The Canadian Field-Naturalist
[Review of previous edition:] Dazzling and tremendously helpful to anyone who wants to know about insects... I'm honored to hold it in my hands.
Hersam Acorn Newspapers (NY State)
[Previous edition.][Selected as one of Booklist's Editors' Choice, 2006: Reference Sources] Detailed color photographs... designed to be as user-friendly as possible.
[Review of previous edition:] This is not a coffee table book. Do not be fooled by its large format or lavish colour photo spreads. It is actually more like attending a series of third year entomology lectures, complete with visuals, given by the best lecturer you have ever seen. Based on author Stephen A. Marshall's experience teaching such a course, the book provides information on every insect order and family found in North America (i.e. west of the Mississippi and north of Georgia). Included with each are details on things like taxonomy, ecological relationships, predators and predator defenses, and relationships to people, from economics to disease vectors. Marshall presents this information in such a fascinating and idiosyncratic fashion that you get no sense of the routine approach to classification typical of many field guides. Nature nuggets abound, and this book should become the interpretive naturalist's best friend. It is also a field guide, with well-illustrated and constructed keys and photos which go from 'where should I start with this bug?' to the family/sub-family level for all of North American insects. This is a book for the serious amateur or student who wishes to be immersed in the insect world, and would be well-placed on the bookshelf of biology teachers and outdoor centres. But don't take my word, take E. O. Wilson's (the father of modern biodiversity studies): I wish I'd had Stephen Marshall's book when I started out in entomology.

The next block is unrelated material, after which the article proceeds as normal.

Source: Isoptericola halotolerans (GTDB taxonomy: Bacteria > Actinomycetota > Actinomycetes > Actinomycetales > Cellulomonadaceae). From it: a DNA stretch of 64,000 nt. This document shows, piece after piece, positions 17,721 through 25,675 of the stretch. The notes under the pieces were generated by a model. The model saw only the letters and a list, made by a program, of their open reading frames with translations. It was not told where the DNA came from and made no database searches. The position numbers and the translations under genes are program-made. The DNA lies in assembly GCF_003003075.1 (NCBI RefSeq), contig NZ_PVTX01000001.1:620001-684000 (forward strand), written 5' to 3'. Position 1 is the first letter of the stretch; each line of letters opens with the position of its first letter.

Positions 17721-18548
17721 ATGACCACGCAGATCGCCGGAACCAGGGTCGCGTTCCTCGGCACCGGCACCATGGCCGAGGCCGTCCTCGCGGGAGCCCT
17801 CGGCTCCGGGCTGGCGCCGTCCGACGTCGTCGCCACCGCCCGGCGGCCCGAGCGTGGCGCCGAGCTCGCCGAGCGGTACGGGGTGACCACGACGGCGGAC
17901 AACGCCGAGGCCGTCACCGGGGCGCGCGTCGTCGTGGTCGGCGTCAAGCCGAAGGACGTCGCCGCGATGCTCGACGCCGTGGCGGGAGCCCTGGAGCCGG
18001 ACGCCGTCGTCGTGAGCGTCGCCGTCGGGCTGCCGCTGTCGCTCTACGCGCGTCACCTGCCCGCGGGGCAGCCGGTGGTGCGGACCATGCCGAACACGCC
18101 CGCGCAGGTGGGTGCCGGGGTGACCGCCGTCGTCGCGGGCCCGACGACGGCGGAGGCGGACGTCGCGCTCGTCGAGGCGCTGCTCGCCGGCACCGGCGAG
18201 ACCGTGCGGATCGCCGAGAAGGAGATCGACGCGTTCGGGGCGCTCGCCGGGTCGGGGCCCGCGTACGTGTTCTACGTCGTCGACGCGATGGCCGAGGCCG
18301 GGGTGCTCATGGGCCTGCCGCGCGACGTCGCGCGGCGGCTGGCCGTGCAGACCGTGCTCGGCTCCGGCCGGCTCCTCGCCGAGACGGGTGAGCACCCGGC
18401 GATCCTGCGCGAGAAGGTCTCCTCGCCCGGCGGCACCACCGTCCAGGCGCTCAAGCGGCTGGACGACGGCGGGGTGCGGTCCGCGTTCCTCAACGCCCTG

[Review of previous edition:] (starred review) If fascinating isn't a word you tend to use in conversations about canker worms...or any other arthropod with a head, thorax, and abdomen, Marshall is determined to change your way of thinking. He accomplished this with information about members of the 33 insect orders that is clear and in places absolutely riveting. This biological and ecological knowledge is enhanced by more than 4000 photographs that he has taken of insects in their natural habitats.... The volume's value to younger children should not be overlooked.... Marshall's Insects is an invaluable resource for those who want to know more about the biology and behaviour of a particular insect and for those interested in biodiversity, insect classification, and the impact of insects on commerce and human health. Highly Recommended.
[Review of previous edition:] The perfect reference book even for those of us with a limited interest in bugs. The book is perfect for birders... To spend an afternoon comparing bugs and pictures, learning about what is in the backyard and having this intimate glimpse into a bird's life is heavenly to me.
[Review of previous edition:] Outstanding and should be on the bookshelf of every natural historian -- insect lover or not -- in eastern North America... ideally suited for anyone with an interest in insects, from the curious backyard observer to the experienced field naturalist or professional biologist... comprehensive, easy-to-use ... a beautiful and informative guide... loaded with 4000 stunning photographs made by the author, thus offering a level of uniformity between illustration and description often absent in many such books. Indeed, the photography is so spectacular that this volume could stand alone as a coffee table book of insects... contains a wealth of biological facts and natural history trivia... Put simply, not only is this book a wonderful field guide, it will serve as a fertile source of research ideas for students of entomology... It would not surprise me if, decades from now, professional biologists credit Insects: Their Natural History and Diversity with inspiring them to do what they do -- it's that good.
BioScience (American Institute of Biological Science)